NOTE: This item is not available outside the Texas A&M University network. Texas A&M affiliated users who are off campus can access the item through NetID and password authentication or by using TAMU VPN. Non-affiliated individuals should request a copy through their local library's interlibrary loan service.
The effects of Biozyme on the germination and emergence of bean (Phaseolus vulgaris L.) and sweet corn (Zea mays L.) seeds under suboptimal temperatures, pesticide overdose, and salinity stress
MetadataShow full item record
The effect of Biozyme-, a commercial germination stimulant, on the germination and emergence of bean and sweet corn seeds, treated with four levels of Carbofuran and Chlorothalonil, and grown under suboptimal temperatures, was evaluated. Field experiments consisted of two plantings that provided suboptimal temperatures during emergence. Pesticide overdoses caused significant detrimental effects to all emerging seedlings. These effects were magnified under the low temperatures of the first planting. BiozymeTm improved the performance of sweet corn in both plantings. In beans, however, BiozymeTm had negative effects in the first planting, while proving beneficial in the second planting. Growth chamber experiments included, additionally, four levels of salinity. Increasing salinity levels caused decreases in most of the parameters evaluated. Low temperature decreased most growth parameters and in combination with salinity acted synergistically to cause a greater detrimental effect. Pesticide treatment decreased most growth parameters, with the exception of root growth. Sweet corn had a greater tolerance to low temperatures and salinity than beans; however, it proved to be more sensitive to pesticide overdoses. These factors in combination had greater detrimental effects on sweet corn percent germination than each factor alone. Suboptimal temperatures reduced percent germination and germination rate, and increased the time to 50% germination. Mgh salinity levels combined with low temperatures acted synergystically on rate and percent germination. Biozyme increased percent germination, but did not hasten germination rate or days to 50% germination. Biozyme treatment of bean seeds helped them overcome pesticide overdose stress. Aerobic respiration was measured 48 h after imbibition. Respiration rate of bean and sweet corn seeds was reduced by pesticide overdose and decreasing temperatures. Respiratory quotient decreased as temperature decreased and increased as pesticide levels increased. Biozyme-decreased bean respiratory quotient and increased sweet corn respiratory quotient. The increase in the respiratory quotient of bean and sweet corn seeds with increasing levels of pesticide suggests an increase in C02 evolution through a pathway that does not increase O2 uptake.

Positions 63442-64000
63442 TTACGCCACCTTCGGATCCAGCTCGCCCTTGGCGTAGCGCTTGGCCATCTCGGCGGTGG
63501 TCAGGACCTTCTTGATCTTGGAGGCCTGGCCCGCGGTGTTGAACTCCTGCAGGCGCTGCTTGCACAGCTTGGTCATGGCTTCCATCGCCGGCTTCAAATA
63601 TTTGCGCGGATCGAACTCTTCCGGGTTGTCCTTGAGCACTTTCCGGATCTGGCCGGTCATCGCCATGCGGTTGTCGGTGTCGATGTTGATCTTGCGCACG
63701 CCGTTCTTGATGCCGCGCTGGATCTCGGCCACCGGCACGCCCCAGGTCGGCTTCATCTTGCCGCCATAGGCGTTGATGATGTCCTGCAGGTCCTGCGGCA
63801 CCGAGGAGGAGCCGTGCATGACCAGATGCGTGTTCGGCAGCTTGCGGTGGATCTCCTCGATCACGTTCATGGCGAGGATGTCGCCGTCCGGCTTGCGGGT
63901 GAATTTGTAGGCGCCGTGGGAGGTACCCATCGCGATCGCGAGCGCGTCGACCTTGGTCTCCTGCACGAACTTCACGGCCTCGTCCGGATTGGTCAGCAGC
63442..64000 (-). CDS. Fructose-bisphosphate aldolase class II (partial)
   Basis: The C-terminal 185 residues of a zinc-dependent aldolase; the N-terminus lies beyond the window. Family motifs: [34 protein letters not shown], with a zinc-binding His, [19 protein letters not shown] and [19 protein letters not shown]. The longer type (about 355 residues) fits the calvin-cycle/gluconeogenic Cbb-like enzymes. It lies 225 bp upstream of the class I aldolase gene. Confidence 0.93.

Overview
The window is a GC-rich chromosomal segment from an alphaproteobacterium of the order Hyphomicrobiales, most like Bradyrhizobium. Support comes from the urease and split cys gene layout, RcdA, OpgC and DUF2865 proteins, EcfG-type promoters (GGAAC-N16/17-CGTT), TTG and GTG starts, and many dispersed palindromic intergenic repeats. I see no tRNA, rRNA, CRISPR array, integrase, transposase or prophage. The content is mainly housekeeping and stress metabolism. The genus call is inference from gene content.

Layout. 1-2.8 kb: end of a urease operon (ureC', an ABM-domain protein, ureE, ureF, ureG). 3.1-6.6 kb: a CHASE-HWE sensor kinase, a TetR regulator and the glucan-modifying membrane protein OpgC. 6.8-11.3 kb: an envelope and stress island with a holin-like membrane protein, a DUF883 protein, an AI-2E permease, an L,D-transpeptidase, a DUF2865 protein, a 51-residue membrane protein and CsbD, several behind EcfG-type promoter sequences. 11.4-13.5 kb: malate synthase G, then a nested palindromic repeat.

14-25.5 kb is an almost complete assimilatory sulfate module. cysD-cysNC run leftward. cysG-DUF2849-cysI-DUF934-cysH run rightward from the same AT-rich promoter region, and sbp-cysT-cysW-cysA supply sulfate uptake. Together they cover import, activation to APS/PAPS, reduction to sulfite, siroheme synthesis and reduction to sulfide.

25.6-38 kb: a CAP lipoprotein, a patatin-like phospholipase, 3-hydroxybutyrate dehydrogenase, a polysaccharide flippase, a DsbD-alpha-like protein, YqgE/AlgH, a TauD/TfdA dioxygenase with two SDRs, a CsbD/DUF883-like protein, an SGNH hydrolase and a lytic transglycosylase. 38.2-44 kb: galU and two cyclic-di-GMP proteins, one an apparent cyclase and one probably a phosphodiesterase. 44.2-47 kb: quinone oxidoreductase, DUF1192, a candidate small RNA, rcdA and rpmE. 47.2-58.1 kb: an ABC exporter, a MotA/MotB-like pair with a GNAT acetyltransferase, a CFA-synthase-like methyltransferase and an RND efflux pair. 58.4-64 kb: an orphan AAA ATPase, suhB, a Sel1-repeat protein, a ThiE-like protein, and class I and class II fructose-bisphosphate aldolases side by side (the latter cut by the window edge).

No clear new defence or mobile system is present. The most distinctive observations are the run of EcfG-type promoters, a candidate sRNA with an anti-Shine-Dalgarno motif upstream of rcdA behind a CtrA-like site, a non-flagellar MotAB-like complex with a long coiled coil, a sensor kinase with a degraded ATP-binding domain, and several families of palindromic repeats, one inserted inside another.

DescriptionDue to the character of the original source materials and the nature of batch digitization, quality control issues may be present in this document. Please report any quality issues you encounter to email@example.com, referencing the URI of the item.
Includes bibliographical references.
Campos Cruz, Armando (1994). The effects of Biozyme on the germination and emergence of bean (Phaseolus vulgaris L.) and sweet corn (Zea mays L.) seeds under suboptimal temperatures, pesticide overdose, and salinity stress. Master's thesis, Texas A&M University. Available electronically from
Request Open Access
This item and its contents are restricted. If this is your thesis or dissertation, you can make it open-access. This will allow all visitors to view the contents of the thesis.